Wednesday, July 11, 2018

Black men need love too

[I took this picture three weeks after the death of Mike Brown in Ferguson, MO. It's used  here to remember the life and witness of men and women who have died, and the women who lead movements that seek justice. I celebrate these women, and advocate for inclusion of women in spaces controlled by black, male leadership]

This is no pity party.

This is not a deflection.

This is not an attempt to negate the amazing work of black women.

But, can the brothers get some love?

There’s an uncomfortable feeling oozing in my belly. For months, it’s been easy for me to dismiss the angst in my gut to things stirred by my own messy ways. I’m certain part of it is because of wounds I opened from words and actions that facilitated the movement of hands on hips, wagging fingers and talk about “no you didn’t!”

I own my own complicity in making it complicated and unsettling for some to hug it out. Anyone with a tidbit of common sense knows there’s tremendous pain rooted in a long history of silence and indifference, but something unsettling is happening that forces new talk about black men.

My conclusion comes after spending months talking to black men about how they feel. The consensus among many is, well, it’s different now. The evidence of change is not proof that the stuff in the gut is a bad thing. Feeling isolated and attacked is often the consequence of the need for an old school butt whipping to help you get your act together.

Maybe this is what we need.

This is that collective ruthless confrontation that will forever be known for shifting power dynamics. Nope. Women ain’t playing anymore, and anyone who doesn’t know that better ask somebody.
It is true that black men have selfishly clutched power from black women with the type of neglect that battles what white people have done to subjugate black people. Be it in the leadership of the church, other institutions or the abuse and manipulation in relationships – black men deserve this whipping.

This is not about asking black women to back off. This is not a repudiation of the legitimacy of the need for justice and inclusion.

The brothers need some love too.

The truth is, black women have always fought for their men. Their fight for incarcerated men, and brothers unjustly stopped by police, goes back to days long before the end of slavery. They fight on behalf of their sons, and other black boys in the neighborhood, grappling to find a way. This is not a criticism. This is not a plea demanding more.

It’s a reminder. Brothers need love too. Don’t forget us. Please, don’t give up on us.

Because we need you. We know the burden on your backs. We are aware that we placed some of it there. We failed to listen. We used religion to control your movement. We followed the teachings of the white man’s Jesus to demand your submission. We rejected the teachings of our ancestors and made ourselves into gods with the power to rule without questions.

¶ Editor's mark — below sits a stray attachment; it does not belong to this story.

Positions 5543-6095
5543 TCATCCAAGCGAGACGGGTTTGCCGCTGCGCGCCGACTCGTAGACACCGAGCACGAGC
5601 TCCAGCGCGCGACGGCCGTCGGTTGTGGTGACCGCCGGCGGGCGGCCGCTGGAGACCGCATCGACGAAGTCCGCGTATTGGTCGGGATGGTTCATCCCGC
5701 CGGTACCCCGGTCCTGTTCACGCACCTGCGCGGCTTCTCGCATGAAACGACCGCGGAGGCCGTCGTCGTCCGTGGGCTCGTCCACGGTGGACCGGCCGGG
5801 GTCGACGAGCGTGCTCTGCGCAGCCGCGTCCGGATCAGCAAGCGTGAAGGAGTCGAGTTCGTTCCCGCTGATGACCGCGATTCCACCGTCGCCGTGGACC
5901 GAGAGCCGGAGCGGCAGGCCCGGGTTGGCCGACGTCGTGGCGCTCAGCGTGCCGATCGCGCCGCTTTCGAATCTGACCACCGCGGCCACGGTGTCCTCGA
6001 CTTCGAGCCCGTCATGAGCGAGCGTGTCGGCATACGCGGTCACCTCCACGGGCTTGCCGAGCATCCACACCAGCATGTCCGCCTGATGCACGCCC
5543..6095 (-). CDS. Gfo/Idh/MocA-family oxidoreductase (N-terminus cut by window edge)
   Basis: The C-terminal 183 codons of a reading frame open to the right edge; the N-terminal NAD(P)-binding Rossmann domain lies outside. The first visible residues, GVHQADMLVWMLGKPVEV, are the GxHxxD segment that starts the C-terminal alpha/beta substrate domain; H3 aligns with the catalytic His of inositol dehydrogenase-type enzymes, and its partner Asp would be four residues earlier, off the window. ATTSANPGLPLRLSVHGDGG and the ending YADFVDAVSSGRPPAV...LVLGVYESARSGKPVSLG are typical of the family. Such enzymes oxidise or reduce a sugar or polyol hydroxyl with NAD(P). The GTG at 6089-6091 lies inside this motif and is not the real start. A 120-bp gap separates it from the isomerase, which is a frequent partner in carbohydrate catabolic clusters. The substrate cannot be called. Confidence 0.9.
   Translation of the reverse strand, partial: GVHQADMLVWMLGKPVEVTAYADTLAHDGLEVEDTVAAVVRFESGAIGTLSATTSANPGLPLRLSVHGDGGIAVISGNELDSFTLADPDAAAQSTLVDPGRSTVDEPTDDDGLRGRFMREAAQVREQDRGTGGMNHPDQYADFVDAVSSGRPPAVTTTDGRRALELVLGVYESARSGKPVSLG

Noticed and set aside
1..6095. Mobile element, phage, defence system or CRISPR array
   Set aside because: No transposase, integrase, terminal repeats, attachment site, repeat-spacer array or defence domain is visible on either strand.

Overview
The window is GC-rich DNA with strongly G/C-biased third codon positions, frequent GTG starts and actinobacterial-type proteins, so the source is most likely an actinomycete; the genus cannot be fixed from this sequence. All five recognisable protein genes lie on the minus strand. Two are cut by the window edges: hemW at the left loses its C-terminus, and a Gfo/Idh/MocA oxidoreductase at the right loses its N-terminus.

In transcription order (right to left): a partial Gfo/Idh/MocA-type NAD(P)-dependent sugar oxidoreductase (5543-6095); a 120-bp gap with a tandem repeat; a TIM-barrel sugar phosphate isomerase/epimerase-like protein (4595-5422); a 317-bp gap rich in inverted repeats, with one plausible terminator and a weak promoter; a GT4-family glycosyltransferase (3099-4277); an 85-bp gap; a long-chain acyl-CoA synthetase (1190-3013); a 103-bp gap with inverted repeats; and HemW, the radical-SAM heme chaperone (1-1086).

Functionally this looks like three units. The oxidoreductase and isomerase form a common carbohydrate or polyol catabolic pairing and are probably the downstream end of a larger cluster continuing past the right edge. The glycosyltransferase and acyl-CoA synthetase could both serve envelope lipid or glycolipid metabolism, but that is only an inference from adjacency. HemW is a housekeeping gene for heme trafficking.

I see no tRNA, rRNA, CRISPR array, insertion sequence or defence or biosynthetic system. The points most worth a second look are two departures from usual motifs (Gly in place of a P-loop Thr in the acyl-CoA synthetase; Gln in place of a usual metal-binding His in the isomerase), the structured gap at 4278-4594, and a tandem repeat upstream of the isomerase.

Still, brothers need love too.

Part of that involves the need for forgiveness. In many cases we don’t deserve your forgiveness. We deserve your rejection. The stiff unwavering hand in our face is a tribute to your strength. Like Celie clutching that knife against Mister’s neck, “everything you think about is gonna crumble.”
We feel the crumbling. We hear it in each word aimed at exposing our coldness. We merit your reproof. You are not wrong.

Black men are hurting.

We can’t fix the mistakes made by our fathers and grandfathers. We’ve read the words of Alice Walker and other great thinkers who are “sick and tired of being sick and tired”. Knowing the truth does not stop the pain. Some of it belongs to us. Some of it is stuff we didn’t create.

They did it, but our male privilege makes us guilty of their mistakes.

Black women, can you see the tears of black men? Has your rage enthused an apathy that we will never overcome? If so, we understand, but know we need you still. We always have, we always will.
Without you, the emptiness remains. Our heart beats slower as our will to survive wanes without you. Our mental health degrades as we seek ways to overcome. Our dreams move beyond deferment into no more than a thought from yesteryears. Our feet move slower and all we see are days fading into an inescapable midnight.

There is no joy without you.

Brothers need love too.

We have no night to request anything from you. The bond in our blood may not be enough to dismiss your fury. The innumerable recollections of venomous words and insulting deeds may be too much to defeat. It may be too late for you to note the poring of our tears. We deserve the loneliness generated by your rejection. We are living in a space wearied by feet planted in confusion. Your incapacity to trust or words leaves us motionless with no hope of conquering what we created.

Still, back men need love too.

There is no love without you.

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